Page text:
GM says its engineers designed the motors with scalability in mind. Each one can be made using similar tools and manufacturing techniques. It also found a way to integrate components like the power inverter directly into the motors, a feat the company said should reduce costs and simplify manufacturing.

Editor’s note: This article originally appeared on Engadget.

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Software Development

Mercedes-Benz prices its flagship EQS electric vehicle below the S Class

The Mercedes-Benz has priced the flagship EQS electric vehicle more than $8,700 below its gas-powered S-Class counterpart, a strategic move by the German automaker aiming to ensure a successful rollout of the luxury EV in North America.

The EQS, which will arrive in U.S. dealerships in fall 2021, will start at $103,360, including the $1,050 destination charge. The federal tax credit will provide another $7,500 off of the sticker price.

Mercedes-Benz will start with two models: the EQS 450+ and the EQS 580 4MATIC, which has a higher base price of $120,160. These two variants will be offered in three trims — the top is appropriately called Pinnacle — pushing that price point as high as 126,360, including the $1,050 destination charge.

Mercedes’s decision to price the EQS below the S Class, which starts at $$112,150 (including destination charge), illustrates the stakes at play here. The S-Class has long been the company’s storied and luxurious flagship sedan. Mercedes, which earlier this year outlined a €40 billion ($47 billion) plan to become an electric-only automaker by the end of the decade, needs to either convert old S Class owners to the EQS or bring in a new slate of buyers.

The 2022 Mercedes-Benz exudes ultra-luxury, as expected. But it’s also loaded with tech, including a 56-inch hyperscreen, monster HEPA air filter and the software that intuitively learns the driver’s wants and needs. There is even a new fragrance called No.6 MOOD Linen and is described as “carried by the green note of a fig and linen.”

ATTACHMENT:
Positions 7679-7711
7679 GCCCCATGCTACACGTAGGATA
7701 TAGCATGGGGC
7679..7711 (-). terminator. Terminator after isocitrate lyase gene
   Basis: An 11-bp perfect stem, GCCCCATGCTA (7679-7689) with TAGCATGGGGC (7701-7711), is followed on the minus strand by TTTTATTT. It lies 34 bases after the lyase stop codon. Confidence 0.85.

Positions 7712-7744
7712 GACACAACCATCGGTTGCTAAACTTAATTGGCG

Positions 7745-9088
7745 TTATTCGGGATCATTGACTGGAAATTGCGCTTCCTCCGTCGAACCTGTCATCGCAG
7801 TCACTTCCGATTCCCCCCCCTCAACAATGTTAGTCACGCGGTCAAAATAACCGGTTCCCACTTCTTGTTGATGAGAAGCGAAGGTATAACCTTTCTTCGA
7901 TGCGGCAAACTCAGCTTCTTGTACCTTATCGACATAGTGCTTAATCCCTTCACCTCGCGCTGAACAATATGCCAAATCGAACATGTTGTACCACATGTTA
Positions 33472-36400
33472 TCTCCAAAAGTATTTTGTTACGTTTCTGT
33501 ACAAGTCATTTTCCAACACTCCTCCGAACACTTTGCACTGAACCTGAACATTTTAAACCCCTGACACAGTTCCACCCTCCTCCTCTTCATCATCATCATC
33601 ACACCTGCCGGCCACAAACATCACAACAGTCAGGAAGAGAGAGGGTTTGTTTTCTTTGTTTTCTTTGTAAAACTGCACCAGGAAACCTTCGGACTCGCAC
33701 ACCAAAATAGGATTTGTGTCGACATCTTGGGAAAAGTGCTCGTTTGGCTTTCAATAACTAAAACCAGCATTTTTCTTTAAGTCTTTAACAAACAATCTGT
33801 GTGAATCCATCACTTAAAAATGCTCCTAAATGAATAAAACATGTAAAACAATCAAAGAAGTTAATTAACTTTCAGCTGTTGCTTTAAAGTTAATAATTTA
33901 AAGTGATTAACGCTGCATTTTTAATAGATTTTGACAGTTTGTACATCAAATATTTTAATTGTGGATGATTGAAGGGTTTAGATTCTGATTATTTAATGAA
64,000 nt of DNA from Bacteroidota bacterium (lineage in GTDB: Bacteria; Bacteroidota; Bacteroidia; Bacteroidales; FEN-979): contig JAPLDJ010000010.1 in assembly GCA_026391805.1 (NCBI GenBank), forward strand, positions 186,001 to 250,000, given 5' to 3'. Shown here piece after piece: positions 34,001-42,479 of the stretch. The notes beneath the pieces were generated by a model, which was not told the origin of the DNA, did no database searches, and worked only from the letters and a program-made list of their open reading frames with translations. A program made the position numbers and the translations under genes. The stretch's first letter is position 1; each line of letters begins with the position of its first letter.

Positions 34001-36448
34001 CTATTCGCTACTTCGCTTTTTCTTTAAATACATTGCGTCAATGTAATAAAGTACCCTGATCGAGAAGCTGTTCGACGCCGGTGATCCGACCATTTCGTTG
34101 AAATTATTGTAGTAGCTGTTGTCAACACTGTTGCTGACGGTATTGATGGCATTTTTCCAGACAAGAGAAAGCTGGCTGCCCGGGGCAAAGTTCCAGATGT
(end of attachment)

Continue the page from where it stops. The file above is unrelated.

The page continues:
Mercedes is betting that the tech, coupled with performance, design and the price will attract buyers. As TechCrunch has noted before, this is a high-stakes game for Mercedes. The German automaker is banking on a successful rollout of the EQS in North America that will erase any memory of its troubled — and now nixed — launch of the EQC crossover in the United States.

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Software Development

Marketplace platform Mirakl raises $555 million at $3.5 billion valuation

French startup Mirakl has closed a new Series E funding round of $555 million. Following this round, the company is now valued at $3.5 billion. Mirakl helps you launch a marketplace on your online store for your end customers or for your B2B clients. It’s a software-as-a-service marketplace, meaning that Mirakl manages the marketplace for you.

Silver Lake is leading the investment with existing investors 83North, Elaia Partners, Felix Capital and Permira also participating. With today’s funding round, Mirakl is experiencing a sharp valuation bump as the company closed a $300 million funding round at a $1.5 billion valuation last year.

Some of Mirakl’s clients include ABB, Accor, Airbus Helicopters, Carrefour, Express, Leroy Merlin, The Kroger Co and Toyota Material Handling.

Chances are you’re already familiar with marketplaces on online stores. If the e-commerce brand doesn’t have the item you’re looking for, they might be recommending some third-party sellers. You can buy the item from this third-party seller directly on the store you’re using. Mirakl helps you add a marketplace to your site.

On some online stores, marketplace transactions have overtaken in-house transactions. It’s a lucrative shift as e-commerce companies don’t own the inventory of third-party sellers. It frees up some capital to increase reach and online sales.

And that trend isn’t limited to consumer-facing online stores. B2B marketplaces are emerging. For instance, car manufacturers rely on many different suppliers. They could all list parts directly on a marketplace so that repair shops can easily find the right part to fix a car.

When you add a marketplace component, you switch from a one-to-many model to a many-to-many model. It means that you have to make sure that you’re taking advantage of your marketplace by partnering with the right third-party sellers. As a third-party seller, it also means that you need to list your products on as many marketplaces as possible.

That’s why the company has also built something called Mirakl Connect. The startup positions itself as a center piece of the marketplace ecosystem by connecting online stores with sellers. Mirakl customers can use Mirakl Connect to find third-party sellers. And third-party sellers can more easily list their products on Mirakl-compatible marketplaces.

With today’s funding round, Mirakl plans to increase the size of its engineering team. It’ll add 350 engineers on top of its team of 500. Similarly, the customer success team will double in size. In other words, things are going well for Mirakl, so let’s invest.

Image Credits: Mirakl